Lab on a chip impresses
When shown a four-inch silicon wafer which contained some 60 million nano-test tubes, The Duke of Edinburgh's first curiosity was "how do you get fluid into those?" The explanation, by Professor David Barrow, was that this was not a problem for a laboratory-on-a-chip that uses technology similar to that used in ink jet printers.
The demonstration helped to illustrate how traditional glass vials and test tubes will become laboratory antiques as scientists increasingly turn to 'laboratory-on-a-chip', a new and major research technique which brings together 'sensors' and processing hardware. This uses techniques borrowed from the semiconductor chip industry but extended and enhanced. Instead of two dimensional silicon structures, however, chip laboratories use three- dimensional circuits where chemical reactions can take place in miniature channels or micro sized test-tubes. It is predicted to transform many aspects of living in the 21st century, from manufacturing in the agricultural, food, process, chemical and pharmaceutical industries to biodiversity auditing of natural ecosystems.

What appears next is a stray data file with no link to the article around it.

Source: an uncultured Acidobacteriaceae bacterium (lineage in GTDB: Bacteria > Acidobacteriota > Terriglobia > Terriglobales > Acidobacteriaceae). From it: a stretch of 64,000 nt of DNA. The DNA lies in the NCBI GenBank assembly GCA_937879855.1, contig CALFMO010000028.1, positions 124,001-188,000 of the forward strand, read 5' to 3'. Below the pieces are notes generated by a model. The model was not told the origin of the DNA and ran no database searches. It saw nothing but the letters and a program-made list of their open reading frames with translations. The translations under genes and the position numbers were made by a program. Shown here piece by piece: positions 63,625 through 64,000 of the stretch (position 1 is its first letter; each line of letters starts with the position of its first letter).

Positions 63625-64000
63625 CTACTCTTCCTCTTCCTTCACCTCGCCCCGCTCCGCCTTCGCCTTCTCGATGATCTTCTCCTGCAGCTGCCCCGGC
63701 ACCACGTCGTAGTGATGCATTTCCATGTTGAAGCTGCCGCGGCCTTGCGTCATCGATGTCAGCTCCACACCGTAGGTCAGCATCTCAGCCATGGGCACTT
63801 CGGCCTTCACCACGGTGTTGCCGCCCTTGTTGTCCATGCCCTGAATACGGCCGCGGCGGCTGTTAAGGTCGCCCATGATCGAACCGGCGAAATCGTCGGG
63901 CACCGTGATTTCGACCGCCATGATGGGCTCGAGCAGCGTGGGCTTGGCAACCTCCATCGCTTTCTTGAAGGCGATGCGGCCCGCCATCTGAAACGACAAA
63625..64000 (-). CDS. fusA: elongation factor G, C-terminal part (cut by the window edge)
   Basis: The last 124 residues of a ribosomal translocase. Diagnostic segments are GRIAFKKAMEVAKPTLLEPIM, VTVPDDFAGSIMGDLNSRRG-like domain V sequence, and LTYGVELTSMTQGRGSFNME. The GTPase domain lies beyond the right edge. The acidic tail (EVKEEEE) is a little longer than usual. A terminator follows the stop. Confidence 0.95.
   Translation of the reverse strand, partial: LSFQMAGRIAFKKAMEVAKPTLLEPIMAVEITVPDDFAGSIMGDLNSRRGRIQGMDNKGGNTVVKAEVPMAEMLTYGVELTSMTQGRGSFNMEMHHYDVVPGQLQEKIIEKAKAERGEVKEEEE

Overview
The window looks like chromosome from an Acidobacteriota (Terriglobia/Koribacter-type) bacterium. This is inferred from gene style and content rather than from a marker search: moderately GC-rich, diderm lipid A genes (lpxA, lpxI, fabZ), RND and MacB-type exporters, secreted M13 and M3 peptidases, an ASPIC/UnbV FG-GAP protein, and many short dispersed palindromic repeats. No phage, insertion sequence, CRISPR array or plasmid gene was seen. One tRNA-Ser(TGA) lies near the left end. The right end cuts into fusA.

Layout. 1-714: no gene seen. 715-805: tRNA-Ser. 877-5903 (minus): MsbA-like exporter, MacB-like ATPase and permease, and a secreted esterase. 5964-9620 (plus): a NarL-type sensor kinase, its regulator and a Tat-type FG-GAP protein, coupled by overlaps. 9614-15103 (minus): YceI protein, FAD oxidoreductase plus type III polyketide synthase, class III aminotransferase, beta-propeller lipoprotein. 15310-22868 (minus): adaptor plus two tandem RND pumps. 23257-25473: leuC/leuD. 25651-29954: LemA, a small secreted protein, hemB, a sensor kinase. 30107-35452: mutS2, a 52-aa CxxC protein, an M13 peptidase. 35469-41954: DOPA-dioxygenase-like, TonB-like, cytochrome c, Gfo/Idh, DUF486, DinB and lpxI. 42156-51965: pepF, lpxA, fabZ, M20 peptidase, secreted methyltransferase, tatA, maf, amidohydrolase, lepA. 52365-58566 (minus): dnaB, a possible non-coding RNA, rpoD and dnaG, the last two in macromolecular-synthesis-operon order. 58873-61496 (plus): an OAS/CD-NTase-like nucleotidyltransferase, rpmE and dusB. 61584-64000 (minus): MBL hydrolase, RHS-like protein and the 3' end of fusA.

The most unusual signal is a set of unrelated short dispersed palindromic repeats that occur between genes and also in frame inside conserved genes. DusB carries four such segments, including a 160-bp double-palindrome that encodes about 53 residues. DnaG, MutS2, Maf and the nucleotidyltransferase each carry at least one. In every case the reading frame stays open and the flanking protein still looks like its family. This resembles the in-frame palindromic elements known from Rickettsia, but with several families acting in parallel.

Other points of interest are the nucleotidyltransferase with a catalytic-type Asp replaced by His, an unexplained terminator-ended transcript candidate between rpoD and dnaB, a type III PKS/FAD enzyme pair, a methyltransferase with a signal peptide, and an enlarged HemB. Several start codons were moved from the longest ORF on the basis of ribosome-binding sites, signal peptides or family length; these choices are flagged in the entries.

Whilst this may be high-brow science for most of us, The Duke of Edinburgh was knowledgeable and perceptive in his questioning. "He really knew his stuff," concluded an impressed Professor Barrow.